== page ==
Mitchill was a man of "irrepressible energies... polyglot enthusiasms... [and] distinguished eccentricities" who was not "a man afraid to speak out loud about the loves of plants and animals; indeed, he was not a man afraid to speak out loud on most any topic. In the early nineteenth century, Mitchill was New York's "most publicly universal gentleman... a man known variously as the 'living encyclopedia,' as a 'stalking library,' and (to his admired Jefferson) as the 'Congressional Dictionary.'"[12] "Once described as a 'chaos of knowledge,' Mitchill was generally more admired for his encyclopedic breadth of understanding than for much originality of thought." As a personality, he was affable but also egotistical and pedantic. Mitchill enjoyed popularizing scientific knowledge and promoting practical applications of scientific inquiry.[7]


  1. ^ Details - Plantae Plandomenses; or, A catalogue of the plants growing spontaneously in the neighbourhood of Plandome, the country residence of Samuel L. Mitchill. - Biodiversity Heritage Library Retrieved 2014-10-07.
  2. ^ a b "Samuel Latham Mitchill – Biography".
  3. ^ D. Graham Burnett, Trying Leviathan: The Nineteenth-Century New York Court Case That Put the Whale on Trial and Challenged the Order of Nature (Princeton University Press, 2007), p. 45.
  4. ^ "Mitchill, Samuel Latham, (1764 - 1831)". Biographical Directory of the United States Congress. Retrieved November 29, 2015.
  5. ^ Biographical Index of Former Fellows of the Royal Society of Edinburgh 1783–2002 (PDF). The Royal Society of Edinburgh. July 2006. ISBN 0 902 198 84 X.
  6. ^ "Book of Members, 1780–2010: Chapter M" (PDF). American Academy of Arts and Sciences. Retrieved August 7, 2014.
  7. ^ a b Keir B. Sterling, "Mitchill, Samuel Latham" American National Biography Online.
  8. ^ American Antiquarian Society Members Directory
  9. ^ Baatz, Simon (1990). "Knowledge, Culture and Science in the Metropolis: The New York Academy of Sciences, 1817–1970". Annals of the New York Academy of Sciences. 584. doi:10.1111/nyas.1990.584.issue-1.
  10. ^ See Mitchill's speech at the dedication of the Erie Canal Archived 2000-05-24 at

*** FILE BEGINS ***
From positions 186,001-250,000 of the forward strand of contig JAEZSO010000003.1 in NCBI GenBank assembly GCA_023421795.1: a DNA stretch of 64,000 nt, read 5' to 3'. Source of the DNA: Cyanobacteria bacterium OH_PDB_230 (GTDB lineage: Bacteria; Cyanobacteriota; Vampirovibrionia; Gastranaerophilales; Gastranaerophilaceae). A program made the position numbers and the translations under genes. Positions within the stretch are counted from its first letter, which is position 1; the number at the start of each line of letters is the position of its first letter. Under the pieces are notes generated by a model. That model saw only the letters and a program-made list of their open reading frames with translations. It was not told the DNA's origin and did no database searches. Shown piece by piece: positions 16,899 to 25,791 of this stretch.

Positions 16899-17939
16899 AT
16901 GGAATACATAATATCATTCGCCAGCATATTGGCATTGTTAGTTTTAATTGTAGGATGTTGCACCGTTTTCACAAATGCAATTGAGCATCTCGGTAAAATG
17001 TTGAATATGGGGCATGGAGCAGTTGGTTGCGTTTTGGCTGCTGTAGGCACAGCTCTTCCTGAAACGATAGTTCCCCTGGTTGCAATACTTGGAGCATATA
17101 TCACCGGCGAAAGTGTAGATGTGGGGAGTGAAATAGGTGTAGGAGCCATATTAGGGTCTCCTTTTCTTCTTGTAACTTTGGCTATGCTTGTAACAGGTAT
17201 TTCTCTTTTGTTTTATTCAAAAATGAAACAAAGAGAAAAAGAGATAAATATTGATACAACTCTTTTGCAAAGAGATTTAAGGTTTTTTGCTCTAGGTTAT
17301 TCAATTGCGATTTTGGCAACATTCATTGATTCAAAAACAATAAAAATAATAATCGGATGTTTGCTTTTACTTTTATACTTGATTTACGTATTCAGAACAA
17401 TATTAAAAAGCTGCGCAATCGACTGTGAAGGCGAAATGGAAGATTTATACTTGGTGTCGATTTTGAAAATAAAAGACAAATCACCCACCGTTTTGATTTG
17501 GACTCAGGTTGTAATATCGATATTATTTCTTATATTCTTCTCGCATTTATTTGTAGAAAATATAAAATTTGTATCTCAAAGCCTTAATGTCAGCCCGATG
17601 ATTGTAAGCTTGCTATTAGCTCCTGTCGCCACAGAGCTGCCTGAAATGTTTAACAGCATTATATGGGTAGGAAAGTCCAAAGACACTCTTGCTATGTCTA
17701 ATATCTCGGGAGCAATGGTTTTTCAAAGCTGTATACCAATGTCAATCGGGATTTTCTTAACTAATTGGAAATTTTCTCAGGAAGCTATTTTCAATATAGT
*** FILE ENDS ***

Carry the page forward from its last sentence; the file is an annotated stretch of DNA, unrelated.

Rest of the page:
11. ^ George R. Stewart, Names on the Land (Boston: Houghton Mifflin, 1967) 173.
  12. ^ Burnett, 44. In 1828, Martin Harris, an associate of Joseph Smith, the founder of the Latter Day Saint movement, visited Mitchill to ask him to authenticate the "Reformed Egyptian" characters that Smith said were taken from golden plates to which he said he had been directed by an angel. Mitchill would have been unsympathetic to the view that Indians were related to the Jews or the Egyptians because he was one of the few scholars of his day who believed that Native Americans were descended from Asians. Mitchill left no record of Harris's visit.Richard E. Bennett (Winter 2010), "'Read This I Pray Thee': Martin Harris and the Three Wise Men of the East", Journal of Mormon History, 36, pp. 178–216; Richard Bushman (2005), Joseph Smith: Rough Stone Rolling, New York: Alfred A. Knopf, p. 64; Fawn Brodie (1971), No Man Knows My History, New York: Alfred A. Knopf, p. 51.

External links

U.S. House of Representatives
Preceded by
Edward Livingston
Member of the U.S. House of Representatives
from New York's 2nd congressional district

Succeeded by
Joshua Sands
Preceded by
Philip Van Cortlandt
Member of the U.S. House of Representatives
from New York's 3rd congressional district

Succeeded by
George Clinton, Jr.
U.S. Senate
Preceded by
John Armstrong, Jr.
 U.S. senator (Class 1) from New York
Served alongside: John Smith
Succeeded by
Obadiah German
U.S. House of Representatives
Preceded by
William Denning,
Gurdon S. Mumford
Member of the U.S. House of Representatives
from New York's 2nd congressional district

with Gurdon S. Mumford and William Paulding, Jr.
Succeeded by
Jotham Post, Jr.,
Egbert Benson
This page was last edited on 2 August 2020, at 20:39